Date: March 2004
Have a question similar to the one I just read on this site.
Is it true that we are all "asexual" during the first stages of birth
until the intro of testosterone from the male gene?
We all start with primordial gonadal tissue which is neither testicular nor
ovarian and in the early stage iin utero have a phenotype (appearence) that
is more female than male. The trigger if you have a " male" chromosomal
compliment is the sry gene on the y chromosome, which will initiate mmale
development...resposiveness to androgens etc. If the sry gene is non
functional the phenotype is female but typically sterile. There are other
more complex genetic variances that result in phenotypic females with a y
chromosome. The lesson I tke is that the chromosomes do NOT deliniate the
sex and that what make one person a male or female is more in the mind's eye
and the soul than the body...the truth is stranger than fiction.
You are the sex you are genetically programmed to be at the moment of conception. It takes until about the 6th week of development, when the SRY gene on the Y chromosome turns on the male pattern of development, for the physical features (male phenotype) to begin to take shape. If there is no SRY, ie 2 X chromosomes, or if the SRY is mutated, the embryo develops as a female. SRY turns on a cascade of genes, and any one of those can also be mutated. For example, the gene for the production of testosterone can be mutated or the gene for the receptor of that protein can be mutated, and the male development is arrested at different points.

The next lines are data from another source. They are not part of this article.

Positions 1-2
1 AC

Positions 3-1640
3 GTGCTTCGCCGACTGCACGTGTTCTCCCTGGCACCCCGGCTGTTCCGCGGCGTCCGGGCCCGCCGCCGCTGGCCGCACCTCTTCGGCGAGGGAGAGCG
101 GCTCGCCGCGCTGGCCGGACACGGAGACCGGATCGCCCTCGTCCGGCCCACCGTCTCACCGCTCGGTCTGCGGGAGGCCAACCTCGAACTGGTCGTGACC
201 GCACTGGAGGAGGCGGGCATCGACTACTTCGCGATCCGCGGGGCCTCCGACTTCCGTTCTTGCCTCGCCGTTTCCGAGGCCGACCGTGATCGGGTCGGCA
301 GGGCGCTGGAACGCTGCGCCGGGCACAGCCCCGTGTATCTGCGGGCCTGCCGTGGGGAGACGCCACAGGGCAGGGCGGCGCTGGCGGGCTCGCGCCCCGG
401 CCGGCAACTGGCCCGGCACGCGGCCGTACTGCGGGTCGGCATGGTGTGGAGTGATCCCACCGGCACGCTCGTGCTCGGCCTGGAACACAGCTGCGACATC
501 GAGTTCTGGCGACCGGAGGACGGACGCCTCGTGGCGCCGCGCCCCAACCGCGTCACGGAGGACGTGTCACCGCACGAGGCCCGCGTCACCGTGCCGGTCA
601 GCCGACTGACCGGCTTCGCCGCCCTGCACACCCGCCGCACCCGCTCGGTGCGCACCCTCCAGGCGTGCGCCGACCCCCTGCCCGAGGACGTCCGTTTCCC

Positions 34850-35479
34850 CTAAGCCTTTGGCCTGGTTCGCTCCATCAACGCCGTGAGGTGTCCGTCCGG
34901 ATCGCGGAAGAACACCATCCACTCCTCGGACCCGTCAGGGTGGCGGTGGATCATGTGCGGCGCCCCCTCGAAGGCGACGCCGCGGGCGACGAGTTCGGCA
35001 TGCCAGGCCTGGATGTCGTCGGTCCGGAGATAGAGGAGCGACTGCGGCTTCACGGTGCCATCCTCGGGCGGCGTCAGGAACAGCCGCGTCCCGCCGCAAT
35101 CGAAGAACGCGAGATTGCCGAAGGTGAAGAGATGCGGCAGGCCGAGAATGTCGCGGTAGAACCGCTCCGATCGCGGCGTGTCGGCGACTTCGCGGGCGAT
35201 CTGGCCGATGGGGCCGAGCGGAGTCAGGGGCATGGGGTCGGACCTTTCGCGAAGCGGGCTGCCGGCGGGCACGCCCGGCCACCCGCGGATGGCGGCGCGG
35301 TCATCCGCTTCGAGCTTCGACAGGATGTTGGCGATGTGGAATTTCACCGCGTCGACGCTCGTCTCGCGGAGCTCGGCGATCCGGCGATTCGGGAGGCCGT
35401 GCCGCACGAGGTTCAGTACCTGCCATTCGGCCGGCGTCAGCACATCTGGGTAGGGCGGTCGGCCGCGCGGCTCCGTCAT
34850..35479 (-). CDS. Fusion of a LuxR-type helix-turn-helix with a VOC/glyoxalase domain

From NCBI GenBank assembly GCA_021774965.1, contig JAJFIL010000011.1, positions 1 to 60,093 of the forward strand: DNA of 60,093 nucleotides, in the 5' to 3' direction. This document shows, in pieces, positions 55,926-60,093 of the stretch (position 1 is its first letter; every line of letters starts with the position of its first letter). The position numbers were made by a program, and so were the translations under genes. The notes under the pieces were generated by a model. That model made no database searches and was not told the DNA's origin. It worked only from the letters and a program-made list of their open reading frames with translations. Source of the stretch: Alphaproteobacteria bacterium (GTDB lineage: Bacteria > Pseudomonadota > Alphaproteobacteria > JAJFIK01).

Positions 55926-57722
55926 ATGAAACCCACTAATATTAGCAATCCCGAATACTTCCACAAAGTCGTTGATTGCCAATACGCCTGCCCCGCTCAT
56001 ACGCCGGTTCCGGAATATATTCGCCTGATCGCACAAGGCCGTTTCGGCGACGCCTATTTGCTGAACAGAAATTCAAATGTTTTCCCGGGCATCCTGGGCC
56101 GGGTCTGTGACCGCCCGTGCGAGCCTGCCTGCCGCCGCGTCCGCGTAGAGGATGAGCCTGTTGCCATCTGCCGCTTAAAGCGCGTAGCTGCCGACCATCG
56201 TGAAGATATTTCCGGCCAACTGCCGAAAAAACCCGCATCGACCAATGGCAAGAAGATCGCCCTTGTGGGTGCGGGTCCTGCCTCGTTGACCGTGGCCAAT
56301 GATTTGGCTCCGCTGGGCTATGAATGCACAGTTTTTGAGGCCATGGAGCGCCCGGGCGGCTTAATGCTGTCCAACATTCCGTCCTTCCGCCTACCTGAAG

To answer your question, if you were to observe an embryo before this event happens, it would APPEAR to be asexual, but has already been determined what sex it will become.
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Update: June 2012